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Linda Hilton

Reader, Writer, Merciless Reviewer and Incurable Romantic


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Currently reading

History of Tom Jones, a Foundling
Henry Fielding
Progress: 61 %
The Summer Tree
Guy Gavriel Kay
Progress: 10/383 pages
Democracy in Chains: The Deep History of the Radical Right's Stealth Plan for America
Nancy MacLean
Progress: 134/574 pages
The Secular Scripture: A Study of the Structure of Romance
Northrop Frye
Progress: 43/200 pages
All the President's Men
Carl Bernstein, Bob Woodward
Progress: 73/383 pages
Women's Gothic and Romantic Fiction: A Reference Guide (American Popular Culture)
Kay Mussell
Progress: 17/157 pages
The Looking-Glass Portrait
Linda Hilton
Really Neat Rocks: A casual introduction to the rocks & gems of Arizona and the lapidary arts
Linda Hilton
Progress: 61/61 pages
Under the Banner of Heaven: A Story of Violent Faith
Jon Krakauer
The House of the Spirits
Isabel Allende

Rocks. OMFG Rocks.

I have too many rocks.  So I've been doing my best lately to not acquire any more, at least until I significantly decrease the inventory.  The fall Studio Tour is this week-end, and I'm hoping that will help me clear the shelves of a few . . . chunks.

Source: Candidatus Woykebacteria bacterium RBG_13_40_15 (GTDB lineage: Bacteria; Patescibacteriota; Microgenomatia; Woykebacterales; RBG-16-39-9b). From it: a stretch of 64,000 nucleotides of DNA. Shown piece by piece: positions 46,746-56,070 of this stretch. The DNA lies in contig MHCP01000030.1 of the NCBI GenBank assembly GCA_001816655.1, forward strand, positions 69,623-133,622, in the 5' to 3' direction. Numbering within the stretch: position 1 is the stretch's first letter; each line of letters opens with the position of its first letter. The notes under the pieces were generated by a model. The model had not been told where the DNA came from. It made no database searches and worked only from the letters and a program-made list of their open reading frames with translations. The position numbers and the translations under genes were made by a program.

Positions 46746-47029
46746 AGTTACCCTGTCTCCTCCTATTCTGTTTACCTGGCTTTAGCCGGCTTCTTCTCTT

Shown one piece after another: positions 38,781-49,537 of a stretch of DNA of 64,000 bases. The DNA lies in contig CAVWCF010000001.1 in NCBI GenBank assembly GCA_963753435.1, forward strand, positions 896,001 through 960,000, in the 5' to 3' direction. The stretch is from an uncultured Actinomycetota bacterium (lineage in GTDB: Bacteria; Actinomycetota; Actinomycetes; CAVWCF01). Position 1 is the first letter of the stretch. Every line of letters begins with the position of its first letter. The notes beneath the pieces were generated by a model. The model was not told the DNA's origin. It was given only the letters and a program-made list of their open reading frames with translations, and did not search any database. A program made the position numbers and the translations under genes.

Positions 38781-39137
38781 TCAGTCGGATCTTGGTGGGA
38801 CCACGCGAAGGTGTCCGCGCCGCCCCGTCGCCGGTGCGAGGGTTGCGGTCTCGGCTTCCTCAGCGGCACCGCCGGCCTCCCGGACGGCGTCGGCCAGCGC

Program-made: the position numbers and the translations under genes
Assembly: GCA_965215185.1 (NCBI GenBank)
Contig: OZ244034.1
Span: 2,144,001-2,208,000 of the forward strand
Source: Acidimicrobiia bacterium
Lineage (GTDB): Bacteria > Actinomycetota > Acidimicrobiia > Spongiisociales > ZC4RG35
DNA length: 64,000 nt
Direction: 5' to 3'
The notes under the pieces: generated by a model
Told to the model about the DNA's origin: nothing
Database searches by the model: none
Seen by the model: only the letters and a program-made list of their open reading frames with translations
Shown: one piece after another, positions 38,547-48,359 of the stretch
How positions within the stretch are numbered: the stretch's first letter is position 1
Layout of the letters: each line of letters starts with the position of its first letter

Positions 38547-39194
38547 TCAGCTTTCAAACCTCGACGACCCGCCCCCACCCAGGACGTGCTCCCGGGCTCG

Today a friend called and said he had some rocks I might find interesting.  He has brought me some cool stuff in the past, never wants any money for it -- though sometimes I force him to take something.  He was on his way to somewhere else and I was too busy to engage in much conversation, so he said he'd just drop off what he called "a large coffee can" with some rocks.


I figured they were more of the interesting but not very valuable river rocks that he picks up here and there, or maybe some petrified wood.  He has brought me some very nice pieces of wood in the past.


A couple hours later I had a chance to get out to the front gate where he said he'd leave the coffee can.  The rocks didn't look like much, but to be honest, I had forgot to put on my sunglasses and the sun was so bright I really had to squint.  The contents of the can consisted of about a dozen chunks of very dirty rocks that had some shiny sections that might be kind of like crystals, maybe.


When I got them to the studio, I took out a squirt bottle and sprayed a couple of them with water.


Uh oh.


The shiny parts are purple.  The crystals are amethysts.





They're not "gem quality," but they're still amethyst.  I don't know where they're from.  They may be from somewhere in Arizona -- we have several locations that produce amethysts -- or from somewhere else.  I don't think they're from the Four Peaks area, where the commercial amethyst mine is, but they could be.  I don't know when they were collected.  I don't know if my friend picked them up himself or he just sort of found them.


I know he's out of cell phone range for the rest of the day, but I will definitely be contacting him tomorrow morning for more information!